Definition.—An inflammation of the mucous membrane of the trachea and bronchi, that has existed beyond the period of acute inflammation, and has lost the acute symptoms of sthenia. It may be primary, following the acute or secondary.
Etiology.—Chronic inflammation is of frequent occurrence, and may result from many causes. A badly treated acute bronchitis or one where the patient stops treatment before a thorough cure is effected, often results in the chronic form. Neglect is a very common cause; the acute symptoms giving way, the patient, in his hurry to be about, pays but little heed to his cough, and before he realizes it, it has become firmly established. Sometimes it comes on very slowly; the patient coughs in the winter and spring whenever exposed to cold, but with the arrival of pleasant weather the cough disappears, to return more severely with the first attack of cold weather; by the following spring the chronicity is so well established that fair, pleasant weather, while mitigating the paroxysms, does not entirely relieve the sufferer, and the disease is well established.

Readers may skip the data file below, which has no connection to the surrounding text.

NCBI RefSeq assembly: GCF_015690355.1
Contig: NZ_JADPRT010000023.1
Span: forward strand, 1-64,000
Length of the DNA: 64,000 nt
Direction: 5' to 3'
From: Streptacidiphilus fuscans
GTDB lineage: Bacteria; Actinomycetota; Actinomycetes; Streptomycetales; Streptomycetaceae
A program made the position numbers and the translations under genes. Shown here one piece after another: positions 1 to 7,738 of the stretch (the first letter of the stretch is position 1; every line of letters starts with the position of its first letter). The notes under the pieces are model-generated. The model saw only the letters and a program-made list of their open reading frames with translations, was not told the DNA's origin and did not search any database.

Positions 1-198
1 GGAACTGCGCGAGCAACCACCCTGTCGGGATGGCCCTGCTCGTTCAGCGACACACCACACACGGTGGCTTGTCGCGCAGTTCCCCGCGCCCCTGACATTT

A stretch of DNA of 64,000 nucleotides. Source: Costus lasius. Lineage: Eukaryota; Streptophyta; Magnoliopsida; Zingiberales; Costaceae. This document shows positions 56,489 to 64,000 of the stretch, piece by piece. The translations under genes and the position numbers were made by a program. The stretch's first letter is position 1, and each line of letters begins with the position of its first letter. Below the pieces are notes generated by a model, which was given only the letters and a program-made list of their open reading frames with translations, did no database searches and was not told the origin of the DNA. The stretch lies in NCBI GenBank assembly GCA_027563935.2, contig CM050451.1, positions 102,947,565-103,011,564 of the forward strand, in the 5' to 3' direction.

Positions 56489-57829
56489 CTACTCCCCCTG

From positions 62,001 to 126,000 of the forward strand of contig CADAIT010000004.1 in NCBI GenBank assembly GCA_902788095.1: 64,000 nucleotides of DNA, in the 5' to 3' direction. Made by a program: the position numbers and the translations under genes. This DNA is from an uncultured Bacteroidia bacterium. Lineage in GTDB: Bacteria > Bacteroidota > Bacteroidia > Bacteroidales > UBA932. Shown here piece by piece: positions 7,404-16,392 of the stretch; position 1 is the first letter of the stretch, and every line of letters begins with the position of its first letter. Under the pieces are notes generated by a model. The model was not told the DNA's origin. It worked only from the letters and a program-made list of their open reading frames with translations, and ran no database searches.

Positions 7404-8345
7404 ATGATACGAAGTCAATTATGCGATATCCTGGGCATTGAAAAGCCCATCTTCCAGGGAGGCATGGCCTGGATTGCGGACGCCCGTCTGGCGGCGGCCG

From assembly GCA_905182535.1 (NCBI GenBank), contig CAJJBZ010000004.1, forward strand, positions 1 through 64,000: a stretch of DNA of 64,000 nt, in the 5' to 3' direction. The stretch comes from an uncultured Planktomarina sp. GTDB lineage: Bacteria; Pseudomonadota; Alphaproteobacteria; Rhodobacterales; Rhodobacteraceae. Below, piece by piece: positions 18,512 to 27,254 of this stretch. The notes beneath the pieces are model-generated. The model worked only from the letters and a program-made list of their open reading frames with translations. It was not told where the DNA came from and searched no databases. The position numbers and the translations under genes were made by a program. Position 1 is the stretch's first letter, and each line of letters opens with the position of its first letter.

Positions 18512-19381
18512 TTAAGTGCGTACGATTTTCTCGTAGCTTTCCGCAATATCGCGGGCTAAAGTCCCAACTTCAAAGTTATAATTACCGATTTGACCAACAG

Again, a pneumonia may set up a subacute bronchitis, which persists after the primary lesion has subsided.
Organic heart disease, especially of the right heart, is sometimes responsible for this condition, as may be chronic Bright's disease. Rheumatism, syphilis, tuberculosis, and chronic alcoholism may also be important factors in giving rise to the disease.
Old people are very prone to this affection, especially if they are sufferers from any organic disease and are not carefully sheltered in inclement weather. Children are not often troubled, unless it follows whooping-cough or measles.